Contractile Tail Machines of Bacteriophages
Bacteriophages with contractile tails epitomize the concepts of “virus” and “phage” for many because the tails of these phages undergo a large conformational change – resembling the action of a syringe – upon the attachment to the host cell. The contractile tails belong to the recently recognized class of “contractile systems,” which includes phage tails, their close relatives R-type pyocins, the bacterial type VI secretion system, and the virulence cassette of Photorhabdus. Their function is to deliver large proteins and/or DNA into the cytoplasm of a bacterial or eukaryotic cell. The structure of the core components of all contractile tail-like systems is conserved, but the corresponding genes have diverged to such a degree that the common ancestry can no longer be easily detected at the level of amino acid sequence. At present, it is unclear, whether the contractile systems originated in bacteria or in phages. This chapter describes the structure and function of phage contractile tails and compares them with other phage tails and with other known contractile systems.
KeywordsTail Fiber T6SS Gene Gp18 Subunit Phage Tail Tape Measure Protein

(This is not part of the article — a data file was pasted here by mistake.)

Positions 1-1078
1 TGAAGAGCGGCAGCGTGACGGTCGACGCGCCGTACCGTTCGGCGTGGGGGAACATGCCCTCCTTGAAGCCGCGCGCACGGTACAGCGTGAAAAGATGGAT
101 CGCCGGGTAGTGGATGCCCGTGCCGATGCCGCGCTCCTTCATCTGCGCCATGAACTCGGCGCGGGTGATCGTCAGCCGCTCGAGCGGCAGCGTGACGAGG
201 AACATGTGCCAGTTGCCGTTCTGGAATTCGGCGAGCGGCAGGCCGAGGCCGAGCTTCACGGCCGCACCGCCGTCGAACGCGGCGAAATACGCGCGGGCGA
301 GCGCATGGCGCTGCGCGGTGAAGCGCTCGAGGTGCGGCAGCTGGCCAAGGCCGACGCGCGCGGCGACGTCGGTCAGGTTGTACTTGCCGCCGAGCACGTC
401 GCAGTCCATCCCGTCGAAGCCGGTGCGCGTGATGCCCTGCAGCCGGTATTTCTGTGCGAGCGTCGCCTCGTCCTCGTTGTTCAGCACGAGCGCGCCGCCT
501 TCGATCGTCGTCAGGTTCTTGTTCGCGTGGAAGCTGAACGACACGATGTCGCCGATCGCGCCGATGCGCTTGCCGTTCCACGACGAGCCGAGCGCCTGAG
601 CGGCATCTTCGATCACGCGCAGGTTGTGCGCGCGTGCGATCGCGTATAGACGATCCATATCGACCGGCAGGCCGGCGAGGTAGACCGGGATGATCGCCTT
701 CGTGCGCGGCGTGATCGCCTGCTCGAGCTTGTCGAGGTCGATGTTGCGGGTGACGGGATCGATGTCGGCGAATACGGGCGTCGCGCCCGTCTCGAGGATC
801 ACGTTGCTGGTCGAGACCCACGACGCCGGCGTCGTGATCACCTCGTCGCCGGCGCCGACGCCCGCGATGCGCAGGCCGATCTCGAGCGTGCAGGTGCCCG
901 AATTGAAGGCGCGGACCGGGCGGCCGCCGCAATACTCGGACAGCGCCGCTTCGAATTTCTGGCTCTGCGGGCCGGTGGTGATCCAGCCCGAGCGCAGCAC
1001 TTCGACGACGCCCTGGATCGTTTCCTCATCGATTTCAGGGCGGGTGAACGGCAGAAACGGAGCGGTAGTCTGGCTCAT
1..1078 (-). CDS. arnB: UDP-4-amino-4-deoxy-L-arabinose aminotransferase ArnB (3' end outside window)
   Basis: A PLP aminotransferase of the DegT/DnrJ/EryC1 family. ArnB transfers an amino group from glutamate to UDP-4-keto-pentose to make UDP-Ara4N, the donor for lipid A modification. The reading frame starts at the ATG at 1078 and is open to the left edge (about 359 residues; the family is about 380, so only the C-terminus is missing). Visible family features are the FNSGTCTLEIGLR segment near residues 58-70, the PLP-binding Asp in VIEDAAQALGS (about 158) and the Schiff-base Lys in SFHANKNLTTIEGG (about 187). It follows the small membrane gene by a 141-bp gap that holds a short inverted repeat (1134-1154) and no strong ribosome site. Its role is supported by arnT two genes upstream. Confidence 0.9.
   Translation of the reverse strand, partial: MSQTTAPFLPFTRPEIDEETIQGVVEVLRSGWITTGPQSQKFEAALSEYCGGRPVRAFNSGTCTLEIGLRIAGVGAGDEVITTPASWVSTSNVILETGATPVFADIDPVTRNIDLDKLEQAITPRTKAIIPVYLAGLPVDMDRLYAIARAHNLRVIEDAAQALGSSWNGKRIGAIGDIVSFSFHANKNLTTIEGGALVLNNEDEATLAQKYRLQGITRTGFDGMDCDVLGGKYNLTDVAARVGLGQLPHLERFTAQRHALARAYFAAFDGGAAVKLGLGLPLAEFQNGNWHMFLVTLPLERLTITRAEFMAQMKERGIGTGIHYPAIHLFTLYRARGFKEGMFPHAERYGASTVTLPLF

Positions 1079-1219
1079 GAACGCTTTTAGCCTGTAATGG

We would like to express our sincere thank you to Prof. Michael Rossmann and Prof. Venigalla Rao, the editors of this book, for choosing the perfect timing in organizing this volume. This book was a unique opportunity for many scientists to summarize and publish the information, which was understood by many in the field because it was presented at conferences, but has never been published. We are very grateful to Prof. Rao for his great efforts in persuading the contributors to produce interesting chapters and, at the same time, keeping the entire project to a reasonable deadline.
Discussions with Prof. Alan Davidson, Prof. Ian Molineux, and Dr. Anastasia Aksyuk were extremely useful in preparation of this manuscript. We are very grateful to Prof. Liang Tong for sharing the coordinates of one of the sheath proteins prior to the publication of the paper describing the crystal structure.
- Coombs DH, Arisaka F (1994) T4 tail structure and function. In: Karam JD (ed) Molecular biology of bacteriophage T4. American Society for Microbiology, Washington, DC, pp 259–281Google Scholar
- Jacob F (1954) Biosynthèse induite et mode d’action d’une pyocin, antibiotique de Pseudomonas pyocyanea. Ann Inst Pasteur (Paris) 86:149–160Google Scholar
- Kuznetsova TA, Efimov AV, Aijrich LG, Kireeva IY, Marusich EI, Cappuccinelli P, Fiori P, Rappelli P, Kurochkina LP, Poglazov BF, Mesyanzhinov VV (1998) Properties of recombinant bacteriophage T4 tail sheath protein and its deletion fragments. Biochemistry (Mosc) 63:702–709Google Scholar
- Leiman PG, Battisti AJ, Bowman VD, Stummeyer K, Muhlenhoff M, Gerardy-Schahn R, Scholl D, Molineux IJ (2007) The structures of bacteriophages K1E and K1-5 explain processive degradation of polysaccharide capsules and evolution of new host specificities. J Mol Biol 371:836–849PubMedCrossRefGoogle Scholar